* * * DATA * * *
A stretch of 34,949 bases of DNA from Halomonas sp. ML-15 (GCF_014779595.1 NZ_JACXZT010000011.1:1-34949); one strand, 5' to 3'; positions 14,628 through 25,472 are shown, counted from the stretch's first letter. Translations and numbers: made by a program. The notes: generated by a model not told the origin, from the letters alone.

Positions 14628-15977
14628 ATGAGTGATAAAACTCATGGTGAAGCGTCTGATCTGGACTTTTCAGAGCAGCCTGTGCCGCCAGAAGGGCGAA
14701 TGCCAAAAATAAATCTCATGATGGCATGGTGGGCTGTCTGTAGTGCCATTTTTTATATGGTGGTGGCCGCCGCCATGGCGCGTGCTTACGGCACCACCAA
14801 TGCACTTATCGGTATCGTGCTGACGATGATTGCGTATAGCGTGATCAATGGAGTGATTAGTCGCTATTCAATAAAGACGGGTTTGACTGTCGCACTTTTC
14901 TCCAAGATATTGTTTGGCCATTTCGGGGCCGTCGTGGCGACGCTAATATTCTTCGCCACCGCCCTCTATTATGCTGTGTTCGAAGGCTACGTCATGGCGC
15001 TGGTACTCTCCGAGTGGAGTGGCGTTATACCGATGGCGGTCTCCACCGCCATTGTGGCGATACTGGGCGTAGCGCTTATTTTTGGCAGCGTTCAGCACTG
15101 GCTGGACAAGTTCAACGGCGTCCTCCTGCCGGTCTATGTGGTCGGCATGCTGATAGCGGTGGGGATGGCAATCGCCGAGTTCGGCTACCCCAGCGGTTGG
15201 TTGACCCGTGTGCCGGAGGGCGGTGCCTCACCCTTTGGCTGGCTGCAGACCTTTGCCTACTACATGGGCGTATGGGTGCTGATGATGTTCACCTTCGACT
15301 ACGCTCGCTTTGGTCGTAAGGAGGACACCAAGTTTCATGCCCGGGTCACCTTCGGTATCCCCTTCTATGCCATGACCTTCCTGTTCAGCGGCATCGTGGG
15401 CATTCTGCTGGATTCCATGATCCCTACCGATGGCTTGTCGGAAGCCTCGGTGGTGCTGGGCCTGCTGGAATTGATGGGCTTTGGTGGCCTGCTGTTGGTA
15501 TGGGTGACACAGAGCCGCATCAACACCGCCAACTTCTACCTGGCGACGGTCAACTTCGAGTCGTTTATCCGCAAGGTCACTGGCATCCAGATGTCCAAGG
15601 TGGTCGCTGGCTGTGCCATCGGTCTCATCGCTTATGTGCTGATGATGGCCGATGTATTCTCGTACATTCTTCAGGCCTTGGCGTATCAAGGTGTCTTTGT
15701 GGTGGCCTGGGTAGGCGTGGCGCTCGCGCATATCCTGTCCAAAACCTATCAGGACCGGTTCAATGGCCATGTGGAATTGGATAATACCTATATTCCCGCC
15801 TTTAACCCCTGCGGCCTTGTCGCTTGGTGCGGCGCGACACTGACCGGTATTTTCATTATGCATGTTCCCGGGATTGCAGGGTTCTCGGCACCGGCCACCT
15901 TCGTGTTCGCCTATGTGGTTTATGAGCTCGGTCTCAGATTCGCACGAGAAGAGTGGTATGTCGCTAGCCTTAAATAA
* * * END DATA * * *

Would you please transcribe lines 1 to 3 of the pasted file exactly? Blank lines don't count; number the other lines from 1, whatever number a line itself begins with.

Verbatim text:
A stretch of 34,949 bases of DNA from Halomonas sp. ML-15 (GCF_014779595.1 NZ_JACXZT010000011.1:1-34949); one strand, 5' to 3'; positions 14,628 through 25,472 are shown, counted from the stretch's first letter. Translations and numbers: made by a program. The notes: generated by a model not told the origin, from the letters alone.

Positions 14628-15977
14628 ATGAGTGATAAAACTCATGGTGAAGCGTCTGATCTGGACTTTTCAGAGCAGCCTGTGCCGCCAGAAGGGCGAA